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Marry Me: A Romanceby John Updike
Synopses & Reviews
Marry Me is subtitled “A Romance” because, in the author’s words, “people don’t act like that anymore.” The time is 1962, and the place is a fiefdom of Camelot called Greenwood, Connecticut. Jerry Conant and Sally Mathias are in love and want to get married, though they already are married to others. A diadem of five symmetrical chapters describes the course of their affair as it flickers off and on, and as their spouses react, in a tentative late-summer atmosphere of almost-last chances. For this is, as Jerry observes, “the twilight of the old morality, and there’s just enough to torment us, and not enough to hold us in.”
"Jerry and Sally love each other. They are married to other people. Sound familiar? Maybe so (from Updike's Couples, certainly), but nothing will prepare you for the onslaught of agonized discussions, painful moments, and wrenching partings and unitings. At the end, we're given three possibilities for an outcome: the reader is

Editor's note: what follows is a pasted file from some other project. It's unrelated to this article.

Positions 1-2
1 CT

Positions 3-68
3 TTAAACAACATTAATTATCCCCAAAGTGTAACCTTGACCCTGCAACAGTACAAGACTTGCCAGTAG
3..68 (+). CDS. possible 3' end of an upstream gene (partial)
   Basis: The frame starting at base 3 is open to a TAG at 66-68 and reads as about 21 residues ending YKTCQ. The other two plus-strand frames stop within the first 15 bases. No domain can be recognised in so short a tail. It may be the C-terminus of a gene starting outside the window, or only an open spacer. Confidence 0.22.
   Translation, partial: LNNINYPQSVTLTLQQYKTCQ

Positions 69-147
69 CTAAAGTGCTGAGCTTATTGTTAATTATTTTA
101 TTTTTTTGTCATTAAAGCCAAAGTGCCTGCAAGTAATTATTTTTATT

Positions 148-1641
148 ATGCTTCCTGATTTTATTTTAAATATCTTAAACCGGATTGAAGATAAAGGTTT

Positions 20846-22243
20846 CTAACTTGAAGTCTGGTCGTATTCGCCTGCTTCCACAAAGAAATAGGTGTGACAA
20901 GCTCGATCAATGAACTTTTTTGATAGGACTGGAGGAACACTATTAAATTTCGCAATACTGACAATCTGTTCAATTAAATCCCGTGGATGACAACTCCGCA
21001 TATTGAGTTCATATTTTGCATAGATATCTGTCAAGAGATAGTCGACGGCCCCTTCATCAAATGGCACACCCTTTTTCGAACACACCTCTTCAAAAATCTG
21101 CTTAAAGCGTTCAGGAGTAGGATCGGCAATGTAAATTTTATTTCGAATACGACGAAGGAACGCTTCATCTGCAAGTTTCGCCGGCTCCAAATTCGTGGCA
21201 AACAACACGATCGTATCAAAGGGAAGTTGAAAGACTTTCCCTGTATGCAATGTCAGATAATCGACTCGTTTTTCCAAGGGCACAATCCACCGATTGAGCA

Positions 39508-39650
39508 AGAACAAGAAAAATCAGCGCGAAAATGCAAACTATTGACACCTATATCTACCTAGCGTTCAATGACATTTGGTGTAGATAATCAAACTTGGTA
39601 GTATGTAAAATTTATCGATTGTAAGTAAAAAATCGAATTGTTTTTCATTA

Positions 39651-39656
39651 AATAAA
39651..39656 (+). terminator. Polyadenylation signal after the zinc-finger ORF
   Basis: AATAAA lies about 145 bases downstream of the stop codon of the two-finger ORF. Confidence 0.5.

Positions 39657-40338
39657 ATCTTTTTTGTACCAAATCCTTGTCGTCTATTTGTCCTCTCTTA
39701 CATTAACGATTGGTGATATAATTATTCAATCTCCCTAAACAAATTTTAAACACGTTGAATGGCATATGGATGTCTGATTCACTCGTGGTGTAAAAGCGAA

put in the same dilemma Jerry has been in throughout the book. All possibilities seem either silly or unacceptably bleak, whether he ends up with wife, lover, or alone (best guess). What we keep thinking about is not the outcome but the anguish of getting there. What Jerry goes through is like a man being asked to run a too-long race, and as he completes it, he falls off the edge of the world. A bleak, believable novel that also becomes a tactile experience because of the shifting colors and textures." Reviewed by Daniel Weiss, Virginia Quarterly Review (Copyright 2006 Virginia Quarterly Review)
"It is, quite simply, Updike's best novel yet." NEWSWEEK
A deftly satirical portrait of life and love in a suburban town as only Updike can paint it.
From the Paperback edition.
About the Author
John Updike was born in Shillington, Pennsylvania, in 1932. He graduated from Harvard College in 1954 and spent a year in Oxford, England, at the Ruskin School of Drawing and Fine Art. From 1955 to 1957 he was a member of the staff of The New Yorker. His novels have won the Pulitzer Prize, the National Book Award, the National Book Critics Circle Award, the Rosenthal Foundation Award, and the William Dean Howells Medal. In 2007 he received the Gold Medal for Fiction from the American Academy of Arts and Letters. John Updike died in January 2009.
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